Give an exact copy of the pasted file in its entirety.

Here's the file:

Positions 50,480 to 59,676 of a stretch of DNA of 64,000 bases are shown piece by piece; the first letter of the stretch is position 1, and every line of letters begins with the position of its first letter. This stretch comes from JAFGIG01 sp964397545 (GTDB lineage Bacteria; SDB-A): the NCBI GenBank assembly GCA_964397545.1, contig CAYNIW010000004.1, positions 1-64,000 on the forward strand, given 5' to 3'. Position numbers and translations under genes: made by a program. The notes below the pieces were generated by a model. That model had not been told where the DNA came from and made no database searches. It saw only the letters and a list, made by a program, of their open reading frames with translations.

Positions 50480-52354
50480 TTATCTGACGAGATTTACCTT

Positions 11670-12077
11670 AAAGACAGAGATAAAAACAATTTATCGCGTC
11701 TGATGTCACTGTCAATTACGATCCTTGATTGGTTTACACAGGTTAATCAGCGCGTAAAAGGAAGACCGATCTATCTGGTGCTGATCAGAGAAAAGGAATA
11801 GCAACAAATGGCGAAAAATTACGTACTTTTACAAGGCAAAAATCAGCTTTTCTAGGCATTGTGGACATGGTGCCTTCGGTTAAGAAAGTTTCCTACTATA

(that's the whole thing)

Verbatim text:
Positions 50,480 to 59,676 of a stretch of DNA of 64,000 bases are shown piece by piece; the first letter of the stretch is position 1, and every line of letters begins with the position of its first letter. This stretch comes from JAFGIG01 sp964397545 (GTDB lineage Bacteria; SDB-A): the NCBI GenBank assembly GCA_964397545.1, contig CAYNIW010000004.1, positions 1-64,000 on the forward strand, given 5' to 3'. Position numbers and translations under genes: made by a program. The notes below the pieces were generated by a model. That model had not been told where the DNA came from and made no database searches. It saw only the letters and a list, made by a program, of their open reading frames with translations.

Positions 50480-52354
50480 TTATCTGACGAGATTTACCTT

Positions 11670-12077
11670 AAAGACAGAGATAAAAACAATTTATCGCGTC
11701 TGATGTCACTGTCAATTACGATCCTTGATTGGTTTACACAGGTTAATCAGCGCGTAAAAGGAAGACCGATCTATCTGGTGCTGATCAGAGAAAAGGAATA
11801 GCAACAAATGGCGAAAAATTACGTACTTTTACAAGGCAAAAATCAGCTTTTCTAGGCATTGTGGACATGGTGCCTTCGGTTAAGAAAGTTTCCTACTATA